oppn parties CJI Has Good Suggestions For Clearing Backlog of Cases In HCs And SC

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  • Centre sanctions Rs 15000cr for Covid19 emergency response, part of it immediately and the rest over a period of four years in mission mode
  • RBI says Covid-19 has "drastically altered" the growth outlook in India
  • Third coronavirus death in the Dharavi slum in Mumbai
  • Odisha becomes the first state to extend the lockdown until April 30. Schools and colleges in the state to remain closed until June 17th
  • The Supreme Court orders all coronavirus testing, including by private labs, to be done for free, says will look into the matter of reimbursement for private players at a later date
  • Former Pakistani cricketer Shoaib Akhtar proposes an Indo-Pak ODI series to raise funds for fighting coronavirus
  • Maharashtra government says many Tablighi Jamaat members who attended the Markaz and returned have gone into hiding
  • West Bengal government identifies hotspots in Kolkata and the rest of the state, inclined to extend the lockdown in those places only
  • Prime Minister Modi holds a video conference with floor leaders of opposition parties, hints at extending the lockdown
  • UP seals hotspots and makes masks mandatory
  • Masks made compulsory in Mumbai, violators will be arrested
  • ICMR says an infected person can infect 406 people in 30 days without social distancing and lockdown
  • Stock markets make a smart recovery. Sensex up by record 2476 points on global cues
  • Schools, colleges and shopping malls likely to remain closed for a further period of one month, says empowered group of ministers
  • PM Modi tells BJP workers that India is in for a long battle against the coronavirus and there is no scope to feel tired or defeated
Total Covid-19 cases rise to 5734 on Thursday and the death toll stands at 166, says the health ministry in its daily briefing
oppn parties
CJI Has Good Suggestions For Clearing Backlog of Cases In HCs And SC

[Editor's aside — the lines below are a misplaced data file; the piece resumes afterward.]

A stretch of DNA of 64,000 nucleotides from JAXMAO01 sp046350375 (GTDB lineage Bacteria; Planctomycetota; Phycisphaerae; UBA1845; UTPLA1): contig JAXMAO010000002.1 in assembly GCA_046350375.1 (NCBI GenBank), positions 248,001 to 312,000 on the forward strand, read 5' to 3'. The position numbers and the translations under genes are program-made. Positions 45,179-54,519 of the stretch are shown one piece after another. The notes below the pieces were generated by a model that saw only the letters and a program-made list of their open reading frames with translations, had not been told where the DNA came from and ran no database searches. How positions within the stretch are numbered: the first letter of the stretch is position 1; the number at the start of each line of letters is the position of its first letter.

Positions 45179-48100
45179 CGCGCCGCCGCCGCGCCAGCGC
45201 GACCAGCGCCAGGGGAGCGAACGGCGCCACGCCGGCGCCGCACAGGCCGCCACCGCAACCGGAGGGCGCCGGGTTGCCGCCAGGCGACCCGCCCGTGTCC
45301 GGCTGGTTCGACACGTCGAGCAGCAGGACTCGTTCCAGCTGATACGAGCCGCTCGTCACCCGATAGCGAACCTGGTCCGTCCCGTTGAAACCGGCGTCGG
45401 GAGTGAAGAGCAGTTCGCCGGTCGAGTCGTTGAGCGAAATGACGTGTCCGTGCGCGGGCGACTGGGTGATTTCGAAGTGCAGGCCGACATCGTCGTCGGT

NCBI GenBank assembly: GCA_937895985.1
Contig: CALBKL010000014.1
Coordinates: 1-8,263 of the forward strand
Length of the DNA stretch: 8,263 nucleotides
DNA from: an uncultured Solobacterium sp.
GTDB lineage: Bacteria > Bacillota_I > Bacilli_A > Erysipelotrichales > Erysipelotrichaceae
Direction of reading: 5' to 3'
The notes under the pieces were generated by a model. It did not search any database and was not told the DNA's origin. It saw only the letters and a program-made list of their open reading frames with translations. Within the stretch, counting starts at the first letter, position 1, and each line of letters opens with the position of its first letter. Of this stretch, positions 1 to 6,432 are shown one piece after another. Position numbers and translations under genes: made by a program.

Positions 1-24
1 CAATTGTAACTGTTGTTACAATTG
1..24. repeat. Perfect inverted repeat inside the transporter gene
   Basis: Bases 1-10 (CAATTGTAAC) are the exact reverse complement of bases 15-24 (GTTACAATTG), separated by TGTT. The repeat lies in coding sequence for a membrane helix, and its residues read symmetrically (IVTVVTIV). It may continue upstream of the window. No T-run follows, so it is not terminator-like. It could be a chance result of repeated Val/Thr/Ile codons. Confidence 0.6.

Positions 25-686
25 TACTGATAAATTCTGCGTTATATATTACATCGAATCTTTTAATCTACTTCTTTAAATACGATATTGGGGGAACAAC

By Sunil Garodia

About the Author

Sunil Garodia Editor-in-Chief of indiacommentary.com. Current Affairs analyst and political commentator. Writes for a number of publications.

The Chief Justice of India, Ranjan Gogoi, has written two letters to the Prime Minister suggesting increasing the bench strength of the Supreme Court and fixing the retirement age of High Court judges from at 65 (from the present 62 years). In a third letter, the CJI has sought that retired SC and HC judges be given tenure appointments under Articles 128 and 224A of the constitution respectively so that they can be assigned pending cases. All of them are good suggestions and the government should seriously consider them and make the necessary constitutional amendments to implement them.

The Supreme Court currently has a bench strength of 31 judges which is highly inadequate given the size of the judiciary in the country. There are 24 High Courts in India at present and this number might increase in the future given the trend of carving out smaller states. Decisions of high courts are usually challenged in the apex court. Even if we keep two judges for every high court, we need 48 judges in the apex court. Since the formalities involved in increasing the bench strength are long and need the amending of the constitution, the government will do well to raise it to 50 at one go. It is true that a lot of cost is involved, in creating additional infrastructure and the salaries to be paid, but given the backlog of cases, a kneejerk response of increasing it by 4 or five judges will not do.

The current retirement age of high court judges at 62 years is discriminatory as Supreme Court judges retire at 65. Since judges are elevated from the high court to the Supreme Court, the three year gap in retirement age means that many good high court judges do not get elevated to the apex court. Hence, it will be good if the retirement age of high court judges is raised to 65. In fact, since retired judges are sought to be recalled under Articles 128 and 224A, one feels that it will be better if the retirement age of all SC and HC judges is fixed at 68 years.

The CJI has highlighted that there are over 58669 lakh cases pending in the Supreme Court, out of which 26 cases are pending for 25 years, 100 cases for 20 years, 593 cases for 15 years and 4977 cases for 10 years. In addition, there are 43 lakh cases pending in the 24 high courts of the country. There are also huge vacancies in all the high courts. 399 judges need to be appointed to the HCs to complete the sanctioned bench strength, which means there is 37% shortage of judges.

The government must look into the matter and take steps to first fill the vacancies in the HCs and then increase the age of retirement of both HC and SC judges. To clear the backlog of cases, it must also think of recruiting retired judges under Articles 128 and 224A. Pending cases mean justice is being delayed and it has an adverse impact on the faith in the judiciary and the judicial system. The government must rectify the situation at the earliest.